... in which researchers strive to create better human beings and, as a result, a better society.
“Creating better humans.” It conjures up a mental picture of Dr. Frankenstein and his monster. And we all know how that turned out.
The reality is far from this at the MIT Media Lab today. With human augmentation technologies, MIT Media Lab researchers are making incredible strides in tackling big challenges of those traditionally called “disabled,” such as amputees and people with autism. However, the Lab’s advancements may eventually help all of us to be better versions of ourselves. And live longer, more productive and more fulfilling lives.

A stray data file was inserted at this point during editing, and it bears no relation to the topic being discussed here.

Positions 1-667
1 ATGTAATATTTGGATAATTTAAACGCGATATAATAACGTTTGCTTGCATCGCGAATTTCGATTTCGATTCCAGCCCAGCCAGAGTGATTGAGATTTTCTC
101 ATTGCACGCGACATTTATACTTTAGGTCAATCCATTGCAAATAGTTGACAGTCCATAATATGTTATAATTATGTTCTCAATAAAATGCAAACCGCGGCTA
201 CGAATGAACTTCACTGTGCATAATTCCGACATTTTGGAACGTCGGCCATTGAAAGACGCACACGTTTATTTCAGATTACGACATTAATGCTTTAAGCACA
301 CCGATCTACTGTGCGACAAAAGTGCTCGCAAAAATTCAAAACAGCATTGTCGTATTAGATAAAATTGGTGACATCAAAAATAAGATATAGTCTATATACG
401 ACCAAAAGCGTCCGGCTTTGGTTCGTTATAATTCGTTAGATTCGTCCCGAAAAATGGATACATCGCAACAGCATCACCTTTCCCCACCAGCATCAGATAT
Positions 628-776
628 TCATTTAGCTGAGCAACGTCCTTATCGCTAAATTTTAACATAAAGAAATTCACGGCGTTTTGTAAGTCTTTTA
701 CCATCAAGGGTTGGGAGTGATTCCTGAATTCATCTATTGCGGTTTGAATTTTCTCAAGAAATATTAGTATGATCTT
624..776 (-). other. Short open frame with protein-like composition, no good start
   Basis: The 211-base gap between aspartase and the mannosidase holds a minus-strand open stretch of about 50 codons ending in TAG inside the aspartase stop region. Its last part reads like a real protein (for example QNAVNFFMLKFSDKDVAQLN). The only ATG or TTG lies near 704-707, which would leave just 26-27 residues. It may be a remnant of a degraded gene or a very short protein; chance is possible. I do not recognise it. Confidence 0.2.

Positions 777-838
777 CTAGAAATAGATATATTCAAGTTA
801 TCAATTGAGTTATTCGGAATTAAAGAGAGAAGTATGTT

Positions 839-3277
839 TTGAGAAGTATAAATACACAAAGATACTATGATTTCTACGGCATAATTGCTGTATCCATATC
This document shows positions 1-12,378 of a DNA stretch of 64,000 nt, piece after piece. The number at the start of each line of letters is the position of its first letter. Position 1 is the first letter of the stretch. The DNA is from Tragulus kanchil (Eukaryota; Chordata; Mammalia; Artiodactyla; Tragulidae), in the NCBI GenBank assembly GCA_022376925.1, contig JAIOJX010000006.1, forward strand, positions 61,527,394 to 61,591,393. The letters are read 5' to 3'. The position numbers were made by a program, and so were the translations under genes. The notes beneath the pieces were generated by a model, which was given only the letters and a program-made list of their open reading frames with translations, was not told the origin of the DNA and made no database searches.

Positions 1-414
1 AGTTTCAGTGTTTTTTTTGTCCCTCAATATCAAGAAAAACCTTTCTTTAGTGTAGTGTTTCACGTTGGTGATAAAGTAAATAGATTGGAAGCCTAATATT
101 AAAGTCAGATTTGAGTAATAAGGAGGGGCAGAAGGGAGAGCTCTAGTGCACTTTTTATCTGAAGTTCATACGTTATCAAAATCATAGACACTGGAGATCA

- Learn why legendary Professor Seymour Papert famously declared that there are no “disabled people”—we’re all disabled, just at different levels.
- Hear how Professor Rosalind Picard and her team are using computer technology to help people with autism participate more fully in society.
- Join Professor Ed Boyden as he shows how computer technologies can zero-in on broken connections – and even “broken” cells – in the body’s computer, the brain. This work has promise for correcting genetic conditions such as retinitis pigmentosa. And possibly for Alzheimer’s and other diseases.
- Learn how Professor Hugh Herr’s vastly improved prosthetics technology for amputees might eventually help prevent the elderly from falling or improve athletes’ running performance